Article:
In Matthew 24, Jesus presents worldwide gospel proclamation as a necessary aspect of His return.

14 And this gospel of the kingdom will be proclaimed throughout the whole world as a testimony to all nations, and then the end will come.

The gospel.

Will be.


Throughout the whole world.

To all nations.

Then the end will come!

None of this is pictured as optional, as tangential. Evangelization, taking the gospel to the nations, is at the very heart of the church!

In 1974, at the call of Billy Graham, evangelical leaders from all over the world met in Lausanne, Switzerland, for the historic First International Congress on World Evangelization. Out of that meeting came the Lausanne Covenant which sought to call the church to evangelistic and missional engagement with the world. Section 6 of the covenant reads, in part:

We affirm that Christ sends his redeemed people into the world as the Father sent him, and that this calls for a similar deep and costly penetration of the world. We need to break out of our ecclesiastical ghettos and permeate non-Christian society. In the Church’s mission of sacrificial service, evangelism is primary. World evangelization requires the whole Church to take the whole gospel to the whole world. The Church is at the very centre of God’s cosmic purpose and is his appointed means of spreading the gospel.

And, again, in section 9, we read:

More than 2,700 million people, which is more than two-thirds of all humanity, have yet to be evangelized. We are ashamed that so many have been neglected; it is a standing rebuke to us and to the whole Church. There is now, however, in many parts of the world, an unprecedented receptivity to the Lord Jesus Christ. We are convinced that this is the time for churches and para-church agencies to pray earnestly for the salvation of the unreached and to launch new efforts to achieve world evangelization.[2]

My goodness! How true! The reality of human beings who have never heard the gospel “is a standing rebuke to us and to the whole Church.” And, yes, we do indeed “need to break out of our ecclesiastical ghettos and permeate non-Christian society.”

When the church becomes inwardly focused and selfish, the church abandons its high calling to missional engagement with the world.

The church is how Jesus gets His message to the world…for the church is Jesus’ body!

It is the whole business of the whole church to take the whole gospel to the whole world because the cross is wide enough for the whole world.

The main reason why the church must reach the nations with the gospel is because of the love of God. The cross of Jesus Christ is wide enough for the whole world. Whosoever will may come, but they cannot come if they do not know to come!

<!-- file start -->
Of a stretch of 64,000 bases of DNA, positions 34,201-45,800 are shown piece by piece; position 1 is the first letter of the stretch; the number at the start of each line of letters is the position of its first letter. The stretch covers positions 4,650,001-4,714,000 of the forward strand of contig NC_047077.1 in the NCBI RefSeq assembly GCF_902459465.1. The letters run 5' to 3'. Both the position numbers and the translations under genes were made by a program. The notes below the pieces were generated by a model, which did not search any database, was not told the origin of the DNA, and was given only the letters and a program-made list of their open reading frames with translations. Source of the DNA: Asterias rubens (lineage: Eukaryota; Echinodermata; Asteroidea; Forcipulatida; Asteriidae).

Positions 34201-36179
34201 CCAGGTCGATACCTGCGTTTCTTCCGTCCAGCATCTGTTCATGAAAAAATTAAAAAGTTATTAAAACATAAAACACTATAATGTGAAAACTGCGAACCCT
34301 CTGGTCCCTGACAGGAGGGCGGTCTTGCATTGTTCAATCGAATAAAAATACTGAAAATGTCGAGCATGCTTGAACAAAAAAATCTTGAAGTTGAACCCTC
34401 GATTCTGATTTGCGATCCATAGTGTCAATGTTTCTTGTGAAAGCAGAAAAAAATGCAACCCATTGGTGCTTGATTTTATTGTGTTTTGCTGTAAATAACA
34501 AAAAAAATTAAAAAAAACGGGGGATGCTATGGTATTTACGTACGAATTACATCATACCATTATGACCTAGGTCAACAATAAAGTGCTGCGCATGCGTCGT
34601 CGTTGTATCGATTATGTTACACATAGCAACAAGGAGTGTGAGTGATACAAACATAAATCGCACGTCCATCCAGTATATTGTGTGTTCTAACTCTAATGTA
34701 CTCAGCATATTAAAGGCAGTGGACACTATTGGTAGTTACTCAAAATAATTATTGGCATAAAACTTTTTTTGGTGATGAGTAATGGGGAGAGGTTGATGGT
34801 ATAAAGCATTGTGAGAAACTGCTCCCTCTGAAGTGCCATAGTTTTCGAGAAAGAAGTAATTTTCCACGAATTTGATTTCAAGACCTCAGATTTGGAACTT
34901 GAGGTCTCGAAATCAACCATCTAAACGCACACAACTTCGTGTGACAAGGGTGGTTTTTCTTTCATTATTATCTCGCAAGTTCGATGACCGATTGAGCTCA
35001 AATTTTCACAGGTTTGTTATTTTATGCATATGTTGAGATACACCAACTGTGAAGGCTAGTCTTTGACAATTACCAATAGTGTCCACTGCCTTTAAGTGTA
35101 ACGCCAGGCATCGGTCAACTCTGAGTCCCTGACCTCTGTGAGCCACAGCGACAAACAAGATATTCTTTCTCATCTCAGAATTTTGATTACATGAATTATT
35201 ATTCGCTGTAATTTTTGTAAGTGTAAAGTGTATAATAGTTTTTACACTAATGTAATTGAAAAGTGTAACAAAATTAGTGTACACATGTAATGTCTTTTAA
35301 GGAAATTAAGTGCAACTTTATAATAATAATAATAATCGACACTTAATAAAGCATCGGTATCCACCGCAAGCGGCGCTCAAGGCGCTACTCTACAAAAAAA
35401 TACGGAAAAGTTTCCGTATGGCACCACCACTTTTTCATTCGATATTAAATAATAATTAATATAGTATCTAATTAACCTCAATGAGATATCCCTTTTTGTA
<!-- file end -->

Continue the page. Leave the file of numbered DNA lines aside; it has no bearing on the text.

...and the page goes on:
In 1 John 2, John writes:

1 My little children, I am writing these things to you so that you may not sin. But if anyone does sin, we have an advocate with the Father, Jesus Christ the righteous. He is the propitiation for our sins, and not for ours only but also for the sins of the whole world.

Jesus is the propitiation for “the sins of the whole world.” Theologian James Leo Garrett defines propitiation as essentially “the removal of wrath and the manifestation of love.”[3] Jesus’ cross offers sufficient satisfaction for the world before God, but we must receive Jesus in faith to come under this satisfaction. And the church is how the world learns of this need to come to Jesus! It is the job of the church to pronounce to the nations: You can flee the wrath to come! The loving arms of Jesus are wide open to you!

Whoever in the world comes to Jesus will be saved and their lives will be transformed. In Colossians 1, Paul writes of the spread of the gospel:

5b …Of this you have heard before in the word of the truth, the gospel, which has come to you, as indeed in the whole world it is bearing fruit and increasing—as it also does among you, since the day you heard it and understood the grace of God in truth

We must get the gospel to the nations so that it can bring forth fruit of salvation and transformation! Why? Because:

For God so loved the world, that he gave his only Son, that whoever believes in him should not perish but have eternal life. (John 3:16)

This verse is so well-known…and so neglected! If God loved the world enough to give, why do we not love the world enough to go?

Church, there simply is not other option, and we simply should want nothing less than to go!

The mission leader Patrick Johnstone was correct we he wrote that “for the mission of the Church, there can be:

  • no valley too isolated
  • no island too distant
  • no forest too dense
  • no mountain too inaccessible
  • no city too fortified
  • no desert too hostile[4]

We must go! The lostness is too devastating and the gospel is too beautiful for us to sit, hoarding it, refusing to share it with the nations.

The arms of the cross stretch wide! Do ours?

The love of God is deep! Is ours?

Christ has come! Will we go?


[1] Goerner, H. Cornell. “Jesus and the Gentiles.” Perspectives. Fourth Edition (Pasadena, CA: William Carey Library, 2009), p.115.

[2] https://lausanne.org/statement/lausanne-covenant#cov

[3] Garrett, James Leo, Jr. Systematic Theology. Volume 2, Second Edition. (Eugene, OR: Wipf & Stock, 1990), Logos Edition.

[4] Johnstone, Patrick. “Covering the Globe.” Perspectives. Fourth Edition (Pasadena, CA: William Carey Library, 2009), p.547.

One thought on ““And the Reaching of the Nations”: The 4 Canons (A Review)

  1. Praise YE the Lord; thank you so much for this message and it “wrecked” my whole world-view when me came to view the “global mission” by each church; it was devestating at the time since me grew up in “another” kind of nominal church; it was Operation World book that Mr. Johnstone put together that reduced me to nothing…… me got real small, real fast. The FOUR Canons is a most sobering & right way to view mission, Thank You! Dr. Richardson & CBCNLR 🙂 johnboy